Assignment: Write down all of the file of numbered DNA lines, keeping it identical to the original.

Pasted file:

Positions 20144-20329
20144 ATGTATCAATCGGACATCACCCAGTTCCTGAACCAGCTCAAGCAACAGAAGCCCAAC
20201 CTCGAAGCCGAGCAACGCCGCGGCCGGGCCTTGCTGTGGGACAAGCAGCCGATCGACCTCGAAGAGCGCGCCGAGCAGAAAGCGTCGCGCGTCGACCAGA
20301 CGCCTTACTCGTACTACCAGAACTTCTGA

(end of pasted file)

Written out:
Positions 20144-20329
20144 ATGTATCAATCGGACATCACCCAGTTCCTGAACCAGCTCAAGCAACAGAAGCCCAAC
20201 CTCGAAGCCGAGCAACGCCGCGGCCGGGCCTTGCTGTGGGACAAGCAGCCGATCGACCTCGAAGAGCGCGCCGAGCAGAAAGCGTCGCGCGTCGACCAGA
20301 CGCCTTACTCGTACTACCAGAACTTCTGA